Project X (2012)

Watching Project X is like snorting cocaine while Superbad plays in the background. Is it good? Fuck, man, I don’t know. It’s an experience!

Project X is an unquantifiable found-footage teen comedy. As someone who has watched a lot of teen comedies, I can say with certainty that this is a pretty bad, derivative, jokeless example of the genre for most of its runtime.

Yet it is an utterly fascinating achievement that gradually reveals itself to be more ambitious and eccentric than any “teen comedy” sales pitch would ever convey.

I fear I am not being coherent, so let’s unspool it. We can use the “found footage” angle as our entryway to break this thing down.

Found footage movies are made almost entirely in the horror genre, and there’s certain advantages of that form-content pairing. But there’s nothing to say that the found footage format need be used exclusively for scares, and I think it’s an underexplored idea to tell non-frightening stories in the format; the lo-fi naturalism can serve other purposes. Indeed, I quite enjoyed 2021’s Language Lessons, a found footage dramedy.

Project X tells via camcorder footage the story of Thomas (Thomas Mann) throwing a birthday party while his parents are out of town. He is egged on by his best friend Costa (Oliver Cooper) and third-wheel J.B. (Jonathan Daniel Brown). He’s good friends with Kirby (Kirby Bliss Blanton), who has long had a crush on him, or perhaps vice versa; the movie is not really clear on the dynamic with the small snippets we get.

And so the movie traces the entire life of the party: Its planning, advertisement, slow opening, gradual escalation, chaotic peak, and its insane tipping points. The movie jumps around in dizzying panorama of clips that create a boozy mosaic. It reads almost like a love letter to the very ideal of teen partying — not entirely in a positive light, but close enough that it I can see why it got a bad reaction from parents.

The film’s weakest stretch, by far, is its opening 20 minutes, before it becomes clear the movies ambitions lie outside of being a stylistically odd, shitty Superbad knock-off. Those opening minutes feel like a rough draft of a bad photocopy, and it is an aggressively unfunny and joke-less stretch.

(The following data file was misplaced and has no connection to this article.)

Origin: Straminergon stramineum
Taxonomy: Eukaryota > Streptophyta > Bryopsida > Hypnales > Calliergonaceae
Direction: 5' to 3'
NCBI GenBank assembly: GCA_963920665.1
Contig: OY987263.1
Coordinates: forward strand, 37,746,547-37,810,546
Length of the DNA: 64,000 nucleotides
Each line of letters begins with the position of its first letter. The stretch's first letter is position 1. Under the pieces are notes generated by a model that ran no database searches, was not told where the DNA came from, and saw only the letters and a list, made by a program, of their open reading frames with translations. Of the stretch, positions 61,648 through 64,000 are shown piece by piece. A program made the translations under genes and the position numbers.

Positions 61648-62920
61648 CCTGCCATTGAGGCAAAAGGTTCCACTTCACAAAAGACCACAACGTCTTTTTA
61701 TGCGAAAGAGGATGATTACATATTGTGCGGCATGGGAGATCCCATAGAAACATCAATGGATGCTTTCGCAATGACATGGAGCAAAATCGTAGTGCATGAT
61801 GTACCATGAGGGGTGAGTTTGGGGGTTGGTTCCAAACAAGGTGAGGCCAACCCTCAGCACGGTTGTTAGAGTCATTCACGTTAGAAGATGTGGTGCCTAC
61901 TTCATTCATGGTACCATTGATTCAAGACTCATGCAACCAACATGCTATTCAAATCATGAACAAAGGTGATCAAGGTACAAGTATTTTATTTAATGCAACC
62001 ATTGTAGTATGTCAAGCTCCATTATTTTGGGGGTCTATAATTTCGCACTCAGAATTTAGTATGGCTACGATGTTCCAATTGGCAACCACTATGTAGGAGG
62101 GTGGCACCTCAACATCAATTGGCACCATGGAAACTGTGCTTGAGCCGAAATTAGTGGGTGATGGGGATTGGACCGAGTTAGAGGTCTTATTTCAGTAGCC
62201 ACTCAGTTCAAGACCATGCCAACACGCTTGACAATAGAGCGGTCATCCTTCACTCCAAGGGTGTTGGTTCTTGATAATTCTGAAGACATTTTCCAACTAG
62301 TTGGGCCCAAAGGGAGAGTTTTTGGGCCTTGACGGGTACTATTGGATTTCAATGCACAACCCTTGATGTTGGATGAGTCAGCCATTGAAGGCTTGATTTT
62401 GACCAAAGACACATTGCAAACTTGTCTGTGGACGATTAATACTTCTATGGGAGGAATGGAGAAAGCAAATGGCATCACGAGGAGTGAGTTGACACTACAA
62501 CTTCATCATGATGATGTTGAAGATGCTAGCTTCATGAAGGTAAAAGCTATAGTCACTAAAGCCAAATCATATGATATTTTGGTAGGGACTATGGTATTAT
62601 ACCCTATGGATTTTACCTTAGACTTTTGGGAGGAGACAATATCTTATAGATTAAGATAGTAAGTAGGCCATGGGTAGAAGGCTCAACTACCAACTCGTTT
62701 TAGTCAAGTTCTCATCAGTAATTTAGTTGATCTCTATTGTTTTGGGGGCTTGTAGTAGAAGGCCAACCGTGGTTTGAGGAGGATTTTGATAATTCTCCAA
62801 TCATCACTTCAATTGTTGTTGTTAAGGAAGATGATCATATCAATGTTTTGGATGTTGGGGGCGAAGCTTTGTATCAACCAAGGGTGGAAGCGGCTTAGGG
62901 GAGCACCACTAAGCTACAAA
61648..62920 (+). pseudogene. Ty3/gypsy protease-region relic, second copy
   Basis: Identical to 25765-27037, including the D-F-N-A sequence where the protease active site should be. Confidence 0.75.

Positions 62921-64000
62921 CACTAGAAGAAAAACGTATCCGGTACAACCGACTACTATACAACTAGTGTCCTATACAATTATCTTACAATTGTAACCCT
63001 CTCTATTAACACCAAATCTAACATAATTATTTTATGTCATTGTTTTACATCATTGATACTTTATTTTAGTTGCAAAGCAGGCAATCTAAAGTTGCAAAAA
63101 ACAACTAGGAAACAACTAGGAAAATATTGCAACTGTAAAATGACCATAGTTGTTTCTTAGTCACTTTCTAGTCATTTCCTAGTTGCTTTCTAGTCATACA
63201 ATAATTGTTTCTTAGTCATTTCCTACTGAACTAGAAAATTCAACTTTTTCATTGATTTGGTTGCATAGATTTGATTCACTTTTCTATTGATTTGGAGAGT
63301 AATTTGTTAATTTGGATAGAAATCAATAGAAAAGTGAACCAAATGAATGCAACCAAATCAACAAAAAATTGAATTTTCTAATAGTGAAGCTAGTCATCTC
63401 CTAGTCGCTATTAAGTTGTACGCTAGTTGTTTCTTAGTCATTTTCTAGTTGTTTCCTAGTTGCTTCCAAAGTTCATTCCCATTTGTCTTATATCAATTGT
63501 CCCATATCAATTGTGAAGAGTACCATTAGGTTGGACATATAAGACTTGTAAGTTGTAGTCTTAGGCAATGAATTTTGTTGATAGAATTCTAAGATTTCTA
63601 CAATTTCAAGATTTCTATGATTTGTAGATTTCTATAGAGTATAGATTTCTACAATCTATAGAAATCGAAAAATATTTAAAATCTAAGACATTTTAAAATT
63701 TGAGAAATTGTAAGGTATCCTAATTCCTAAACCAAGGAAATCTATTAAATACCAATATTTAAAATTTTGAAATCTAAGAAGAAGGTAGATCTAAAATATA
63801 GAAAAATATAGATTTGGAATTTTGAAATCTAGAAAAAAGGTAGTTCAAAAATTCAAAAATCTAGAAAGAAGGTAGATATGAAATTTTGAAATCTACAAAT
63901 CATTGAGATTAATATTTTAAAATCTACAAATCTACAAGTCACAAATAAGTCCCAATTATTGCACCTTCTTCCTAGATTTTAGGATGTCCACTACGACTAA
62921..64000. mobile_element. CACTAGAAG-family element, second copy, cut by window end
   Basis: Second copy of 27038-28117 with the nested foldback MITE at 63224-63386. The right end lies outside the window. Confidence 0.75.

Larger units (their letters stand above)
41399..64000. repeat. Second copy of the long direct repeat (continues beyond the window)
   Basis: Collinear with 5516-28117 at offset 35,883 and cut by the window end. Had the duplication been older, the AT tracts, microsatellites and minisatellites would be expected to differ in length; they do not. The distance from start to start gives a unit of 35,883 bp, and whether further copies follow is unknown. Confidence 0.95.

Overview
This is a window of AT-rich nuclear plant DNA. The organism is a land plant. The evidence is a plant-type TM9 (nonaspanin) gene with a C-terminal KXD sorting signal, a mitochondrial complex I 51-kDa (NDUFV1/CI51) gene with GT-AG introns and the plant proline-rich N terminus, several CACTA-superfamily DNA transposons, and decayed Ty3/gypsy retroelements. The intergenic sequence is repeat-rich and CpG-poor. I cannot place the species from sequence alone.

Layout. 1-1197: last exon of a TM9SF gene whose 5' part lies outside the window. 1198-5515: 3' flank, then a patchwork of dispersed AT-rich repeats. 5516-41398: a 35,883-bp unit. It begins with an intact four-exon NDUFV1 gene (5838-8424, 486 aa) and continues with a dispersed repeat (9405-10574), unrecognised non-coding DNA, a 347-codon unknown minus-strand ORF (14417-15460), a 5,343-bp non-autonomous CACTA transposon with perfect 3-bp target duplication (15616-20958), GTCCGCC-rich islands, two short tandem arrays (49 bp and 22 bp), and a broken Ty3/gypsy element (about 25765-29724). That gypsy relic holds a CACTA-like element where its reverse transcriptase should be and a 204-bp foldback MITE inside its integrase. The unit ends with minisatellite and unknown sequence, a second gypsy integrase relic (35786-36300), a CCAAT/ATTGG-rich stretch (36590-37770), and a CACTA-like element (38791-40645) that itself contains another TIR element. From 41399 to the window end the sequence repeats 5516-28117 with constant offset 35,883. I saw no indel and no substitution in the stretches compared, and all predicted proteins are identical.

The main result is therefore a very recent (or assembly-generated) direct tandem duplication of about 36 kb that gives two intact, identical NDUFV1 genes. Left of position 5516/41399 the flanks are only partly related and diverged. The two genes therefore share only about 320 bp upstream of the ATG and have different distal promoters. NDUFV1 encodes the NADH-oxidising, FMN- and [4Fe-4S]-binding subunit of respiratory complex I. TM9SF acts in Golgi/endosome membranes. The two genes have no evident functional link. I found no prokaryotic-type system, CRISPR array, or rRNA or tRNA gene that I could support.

The movie grows more intense and chaotic as the party proper starts, which gives the of comedic material a bit more spitfire. It’s not as if the movie “loosens up” after a slow start; quite the opposite. It ratchets the anticipation and energy, so, e.g. a surprise use of a taser by a scrawny freshman is almost a jump scare as it is an unexpected punchline.

The second half of the film has maybe two or three scenes of actual plot, and that is not an exaggeration. It essentially abandons almost all pretense of story in favor of escalating its worship at the fractured altar of teenaged inebriation and indulgence. The result is truly one of the all-timer parties in movie history. All the stops are pulled in crafting a texture of debauchery and transcendence-via-hedonism; it is the unfiltered id of a reckless and horny teenager. The culmination of the party is a burning ejaculation, a destruction of the sanctuary of youth. I was breathless.

Much of the material is crass — drugs, nudity, party stunts, cursing, fighting, vandalism, destruction — and some of it is savagely tasteless: There’s a runner about a midget punching people in the crotch that made me laugh more out of uncomfortable shock than legitimate amusement.

But I also found the film somewhat admirable, almost beautiful, in its worshipful portrait of its party and the near-apocalyptic conclusion. There’s rhythm and color in these tiny snapshots, not in a Dazed and Confused slice-of-humanity way, but in an MTV, assault-on-the-senses way.

To answer the question posed in the opening paragraph: I don’t think I can say in good conscience that Project X is good. Parts of it are dreadfully grating; Cooper, in particular, is doing an over-the-top, shrill Jonah Hill impression that never verges into sympathetic or charming. But there’s something oddly powerful about how the film translates teen movie tropes into a visual beatification of a high school bender.

Is It Good?

Nearly Good (4/8)

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